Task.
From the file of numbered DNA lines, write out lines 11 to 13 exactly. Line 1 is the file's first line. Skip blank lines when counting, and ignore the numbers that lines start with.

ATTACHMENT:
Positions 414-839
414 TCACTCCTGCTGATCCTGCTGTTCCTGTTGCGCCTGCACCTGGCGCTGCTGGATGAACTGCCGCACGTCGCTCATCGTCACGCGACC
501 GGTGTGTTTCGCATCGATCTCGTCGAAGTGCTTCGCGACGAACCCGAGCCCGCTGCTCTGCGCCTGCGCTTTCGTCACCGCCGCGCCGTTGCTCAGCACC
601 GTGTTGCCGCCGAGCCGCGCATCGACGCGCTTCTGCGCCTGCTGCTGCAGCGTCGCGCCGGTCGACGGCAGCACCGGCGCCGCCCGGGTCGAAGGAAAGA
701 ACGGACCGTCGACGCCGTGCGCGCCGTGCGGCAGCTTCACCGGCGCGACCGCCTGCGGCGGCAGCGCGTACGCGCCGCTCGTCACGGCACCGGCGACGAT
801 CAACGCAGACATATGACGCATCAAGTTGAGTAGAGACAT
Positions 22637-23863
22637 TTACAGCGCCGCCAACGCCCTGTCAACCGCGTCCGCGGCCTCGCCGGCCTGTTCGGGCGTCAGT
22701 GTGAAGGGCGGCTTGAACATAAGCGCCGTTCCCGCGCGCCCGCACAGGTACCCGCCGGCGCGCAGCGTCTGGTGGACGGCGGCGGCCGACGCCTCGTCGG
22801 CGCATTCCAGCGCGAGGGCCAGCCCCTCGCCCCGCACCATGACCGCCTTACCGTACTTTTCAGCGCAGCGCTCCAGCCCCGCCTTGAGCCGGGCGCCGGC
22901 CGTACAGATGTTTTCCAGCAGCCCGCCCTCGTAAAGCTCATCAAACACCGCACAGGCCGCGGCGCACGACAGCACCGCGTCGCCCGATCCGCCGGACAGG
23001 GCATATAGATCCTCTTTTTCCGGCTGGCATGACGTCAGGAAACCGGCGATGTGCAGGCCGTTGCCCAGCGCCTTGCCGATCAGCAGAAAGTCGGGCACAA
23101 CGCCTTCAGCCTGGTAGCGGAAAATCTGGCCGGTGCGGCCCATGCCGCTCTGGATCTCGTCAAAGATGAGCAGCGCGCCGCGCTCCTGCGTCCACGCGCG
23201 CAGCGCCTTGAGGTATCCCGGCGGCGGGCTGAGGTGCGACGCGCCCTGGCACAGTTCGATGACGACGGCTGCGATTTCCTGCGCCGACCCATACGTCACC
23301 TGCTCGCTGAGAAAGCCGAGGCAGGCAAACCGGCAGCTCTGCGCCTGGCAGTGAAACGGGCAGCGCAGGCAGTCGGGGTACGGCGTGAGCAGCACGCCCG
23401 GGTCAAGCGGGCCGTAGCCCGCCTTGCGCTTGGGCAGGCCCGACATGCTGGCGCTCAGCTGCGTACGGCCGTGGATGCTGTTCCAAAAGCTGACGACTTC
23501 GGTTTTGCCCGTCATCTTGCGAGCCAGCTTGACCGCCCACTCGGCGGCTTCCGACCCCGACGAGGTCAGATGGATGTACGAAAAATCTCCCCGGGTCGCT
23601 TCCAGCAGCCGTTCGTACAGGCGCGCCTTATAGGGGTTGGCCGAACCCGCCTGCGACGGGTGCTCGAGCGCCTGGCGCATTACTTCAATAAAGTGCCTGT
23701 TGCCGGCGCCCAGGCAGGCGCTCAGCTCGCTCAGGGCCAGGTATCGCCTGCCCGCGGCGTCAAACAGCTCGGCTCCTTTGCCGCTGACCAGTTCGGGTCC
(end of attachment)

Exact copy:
22901 CGTACAGATGTTTTCCAGCAGCCCGCCCTCGTAAAGCTCATCAAACACCGCACAGGCCGCGGCGCACGACAGCACCGCGTCGCCCGATCCGCCGGACAGG
23001 GCATATAGATCCTCTTTTTCCGGCTGGCATGACGTCAGGAAACCGGCGATGTGCAGGCCGTTGCCCAGCGCCTTGCCGATCAGCAGAAAGTCGGGCACAA
23101 CGCCTTCAGCCTGGTAGCGGAAAATCTGGCCGGTGCGGCCCATGCCGCTCTGGATCTCGTCAAAGATGAGCAGCGCGCCGCGCTCCTGCGTCCACGCGCG